The Archbishop of Canterbury has weighed in on the debate over God's gender by saying He is neither male nor female.
The Most Reverend Justin Welby said descriptions of God were 'to some degree metaphorical' and that His characterisation as 'Father' could not be understood in exactly the same way as an earthly father.
The Archbishop made the comments during a conversation on encountering God at St-Martins-in-the-Fields Church in London last week.
Speaking to the church's vicar, the Rev Dr Sam Wells, the Archbishop said: 'It is extraordinarily important as Christians that we remember that the definitive revelation of who God is was not in words, but in the word of God who we call Jesus Christ. We can't pin God down.'
He added: 'God is not a father in exactly the same way as a human being is a father. God is not male or female. God is not definable.'
When a member of the audience asked what it meant to him to call God 'Father', he said he understood it to express the unconditional love and companionship of God through life.
'So, what does it mean for me to call God father, having had a rather confusing experience of fathers? It means that here is one that is perfect, that loves me unconditionally, that reaches out to me and knows me better than I know myself and yet still loves me profoundly,' he said.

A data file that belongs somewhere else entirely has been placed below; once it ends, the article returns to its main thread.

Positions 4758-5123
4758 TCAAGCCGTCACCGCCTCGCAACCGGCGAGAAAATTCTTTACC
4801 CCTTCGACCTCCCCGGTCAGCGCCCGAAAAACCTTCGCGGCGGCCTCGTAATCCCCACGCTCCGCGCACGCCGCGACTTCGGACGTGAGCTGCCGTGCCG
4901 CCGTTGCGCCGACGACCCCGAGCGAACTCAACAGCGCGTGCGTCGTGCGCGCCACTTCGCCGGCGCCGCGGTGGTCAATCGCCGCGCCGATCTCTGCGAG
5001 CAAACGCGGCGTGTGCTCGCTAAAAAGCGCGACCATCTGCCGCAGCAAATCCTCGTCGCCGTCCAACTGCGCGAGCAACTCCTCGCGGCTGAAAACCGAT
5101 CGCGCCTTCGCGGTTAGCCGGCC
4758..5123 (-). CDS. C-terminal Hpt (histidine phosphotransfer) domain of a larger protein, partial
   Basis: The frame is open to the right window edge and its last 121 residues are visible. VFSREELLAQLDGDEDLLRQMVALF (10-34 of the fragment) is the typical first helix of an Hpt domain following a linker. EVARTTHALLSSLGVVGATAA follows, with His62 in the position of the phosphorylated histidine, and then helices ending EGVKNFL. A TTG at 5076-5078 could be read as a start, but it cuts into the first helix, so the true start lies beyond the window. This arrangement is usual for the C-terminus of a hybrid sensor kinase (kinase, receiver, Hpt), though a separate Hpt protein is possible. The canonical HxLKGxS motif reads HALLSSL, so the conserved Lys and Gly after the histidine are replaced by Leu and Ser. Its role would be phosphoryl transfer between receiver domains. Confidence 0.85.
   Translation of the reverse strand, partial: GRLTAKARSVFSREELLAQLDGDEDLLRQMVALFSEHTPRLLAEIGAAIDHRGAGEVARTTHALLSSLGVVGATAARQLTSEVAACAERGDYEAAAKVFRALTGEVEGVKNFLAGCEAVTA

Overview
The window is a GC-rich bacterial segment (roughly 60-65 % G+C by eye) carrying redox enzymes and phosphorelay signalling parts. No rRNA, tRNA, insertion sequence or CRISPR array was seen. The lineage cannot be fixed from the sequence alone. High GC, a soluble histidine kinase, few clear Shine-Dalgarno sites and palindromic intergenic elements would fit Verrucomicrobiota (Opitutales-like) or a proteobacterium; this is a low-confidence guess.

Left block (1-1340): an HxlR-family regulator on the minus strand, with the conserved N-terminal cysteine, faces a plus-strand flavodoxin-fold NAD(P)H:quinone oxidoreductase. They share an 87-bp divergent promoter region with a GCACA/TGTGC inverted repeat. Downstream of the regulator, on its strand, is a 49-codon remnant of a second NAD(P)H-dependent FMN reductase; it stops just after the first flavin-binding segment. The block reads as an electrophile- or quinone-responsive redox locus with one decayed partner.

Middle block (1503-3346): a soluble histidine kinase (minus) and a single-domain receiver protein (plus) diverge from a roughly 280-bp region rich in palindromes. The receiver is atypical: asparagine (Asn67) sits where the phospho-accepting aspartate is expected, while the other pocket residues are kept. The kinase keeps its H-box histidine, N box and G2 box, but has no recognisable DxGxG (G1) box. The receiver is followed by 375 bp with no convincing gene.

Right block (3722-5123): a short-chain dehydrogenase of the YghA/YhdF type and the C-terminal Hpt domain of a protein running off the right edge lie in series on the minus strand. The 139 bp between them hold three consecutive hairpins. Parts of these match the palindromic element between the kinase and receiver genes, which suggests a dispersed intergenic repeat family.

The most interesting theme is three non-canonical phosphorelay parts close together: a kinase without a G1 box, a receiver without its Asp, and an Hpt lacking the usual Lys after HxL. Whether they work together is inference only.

'That loves me enough to make redemption and blessing possible and open. That offers me a way through life that can be very complicated and painful, and can be overwhelming and wonderful, but is always father... is always the one who in love embraces, draws, heals, blesses and will eventually call me to be present to God.'
The debate in the Church of England over the gender of God was reignited recently when its first female diocesan bishop, the Rt Rev Rachel Treweek, said ministers should avoid referring to God in exclusively male terms and be 'mindful of our language'.
'I don't want young girls or young boys to hear us constantly refer to God as he,' she said.